Source: The American Jewish Congress
On May 19, 2004 The American Jewish Congress reported that they "praised the settlement agreement between a Muskogee Oklahoma school girl, supported by the Justice Department, and the Muskogee Public School District, that will allow her to continue wearing her hijab. On May 7, 2004, AJCongress filed a friend of the court brief in the case of Nashala Hearn v. Muskogee Public School District in defense of Hearn’s right to fairness and equality within the school system.
Although the United States Constitution permits a school to insist that all students go bareheaded, Muskogee had an unwritten exception. It allowed students who had lost their hair for medical reasons to cover their heads. The AJCongress brief argued that, while school officials were to be commended for their sensitivity to children with medical conditions, they could not acknowledge some reasons for allowing head coverings but not religious ones.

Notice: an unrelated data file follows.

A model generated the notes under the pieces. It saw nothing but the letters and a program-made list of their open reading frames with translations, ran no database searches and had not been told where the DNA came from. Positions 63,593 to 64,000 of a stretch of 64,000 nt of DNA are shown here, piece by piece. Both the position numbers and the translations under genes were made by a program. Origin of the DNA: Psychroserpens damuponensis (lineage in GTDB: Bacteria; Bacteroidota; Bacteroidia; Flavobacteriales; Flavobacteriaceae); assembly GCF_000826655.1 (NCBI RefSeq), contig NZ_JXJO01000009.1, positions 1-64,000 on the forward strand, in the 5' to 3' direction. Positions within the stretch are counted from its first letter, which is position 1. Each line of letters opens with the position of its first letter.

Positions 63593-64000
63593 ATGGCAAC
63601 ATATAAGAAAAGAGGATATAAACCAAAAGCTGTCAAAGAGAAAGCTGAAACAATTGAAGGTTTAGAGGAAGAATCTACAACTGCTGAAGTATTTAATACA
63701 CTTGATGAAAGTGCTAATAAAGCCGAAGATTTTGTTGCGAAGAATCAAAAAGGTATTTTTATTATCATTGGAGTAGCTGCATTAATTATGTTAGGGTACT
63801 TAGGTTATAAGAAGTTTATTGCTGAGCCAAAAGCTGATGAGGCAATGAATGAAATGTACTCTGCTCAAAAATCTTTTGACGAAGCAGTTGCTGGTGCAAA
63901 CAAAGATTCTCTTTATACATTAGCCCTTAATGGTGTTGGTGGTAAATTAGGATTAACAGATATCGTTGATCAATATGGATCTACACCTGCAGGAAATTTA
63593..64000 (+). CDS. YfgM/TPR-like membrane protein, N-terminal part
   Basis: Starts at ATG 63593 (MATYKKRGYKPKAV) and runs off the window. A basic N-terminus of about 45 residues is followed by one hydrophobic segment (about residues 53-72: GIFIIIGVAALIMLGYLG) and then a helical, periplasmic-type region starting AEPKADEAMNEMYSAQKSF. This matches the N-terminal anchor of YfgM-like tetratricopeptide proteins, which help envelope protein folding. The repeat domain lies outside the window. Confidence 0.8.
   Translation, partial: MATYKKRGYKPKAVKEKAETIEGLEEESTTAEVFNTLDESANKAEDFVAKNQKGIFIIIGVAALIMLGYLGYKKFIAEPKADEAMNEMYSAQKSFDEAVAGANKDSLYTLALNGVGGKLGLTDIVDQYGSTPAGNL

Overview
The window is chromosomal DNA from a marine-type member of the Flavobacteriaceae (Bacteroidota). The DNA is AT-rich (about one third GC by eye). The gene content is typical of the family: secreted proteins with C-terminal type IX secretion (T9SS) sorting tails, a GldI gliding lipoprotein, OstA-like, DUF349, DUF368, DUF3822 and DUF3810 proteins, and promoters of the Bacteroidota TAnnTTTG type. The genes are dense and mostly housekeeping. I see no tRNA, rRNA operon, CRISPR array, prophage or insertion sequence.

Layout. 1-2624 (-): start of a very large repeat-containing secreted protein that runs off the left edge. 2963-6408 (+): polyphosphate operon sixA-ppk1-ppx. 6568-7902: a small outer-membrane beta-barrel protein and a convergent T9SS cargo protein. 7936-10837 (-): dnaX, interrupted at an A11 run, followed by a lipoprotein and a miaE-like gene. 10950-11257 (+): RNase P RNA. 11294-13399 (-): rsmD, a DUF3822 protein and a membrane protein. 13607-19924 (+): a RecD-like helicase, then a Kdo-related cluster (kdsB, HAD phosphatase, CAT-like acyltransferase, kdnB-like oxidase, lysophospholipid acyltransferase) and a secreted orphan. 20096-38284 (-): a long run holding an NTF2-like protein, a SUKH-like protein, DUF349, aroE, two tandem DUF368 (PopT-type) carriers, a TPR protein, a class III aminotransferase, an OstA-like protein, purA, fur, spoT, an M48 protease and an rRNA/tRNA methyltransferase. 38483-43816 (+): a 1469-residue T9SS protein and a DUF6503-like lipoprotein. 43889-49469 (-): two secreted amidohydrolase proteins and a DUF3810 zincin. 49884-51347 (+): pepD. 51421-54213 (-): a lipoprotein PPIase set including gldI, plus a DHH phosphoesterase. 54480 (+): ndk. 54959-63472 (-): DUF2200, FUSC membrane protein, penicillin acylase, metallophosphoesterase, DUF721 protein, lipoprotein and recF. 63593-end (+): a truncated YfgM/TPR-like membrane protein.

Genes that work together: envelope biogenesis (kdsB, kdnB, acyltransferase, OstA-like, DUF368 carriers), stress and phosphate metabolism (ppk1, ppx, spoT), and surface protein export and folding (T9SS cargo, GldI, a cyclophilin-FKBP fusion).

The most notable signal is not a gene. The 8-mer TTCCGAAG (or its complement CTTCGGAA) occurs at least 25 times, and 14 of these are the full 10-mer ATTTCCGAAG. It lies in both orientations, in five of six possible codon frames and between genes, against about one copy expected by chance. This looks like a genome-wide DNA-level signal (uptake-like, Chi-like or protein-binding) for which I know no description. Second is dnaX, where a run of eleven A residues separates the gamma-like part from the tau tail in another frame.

'The Muskogee School District saw the inequity in its practice and has, therefore, decided to change its policy,' AJCongress General Counsel Marc Stern said. 'The fact that they also have to implement sensitivity training and publicize the new dress codes is a big step in broadening the minds of students’ knowledge and understanding of other cultures and religions,' Stern added."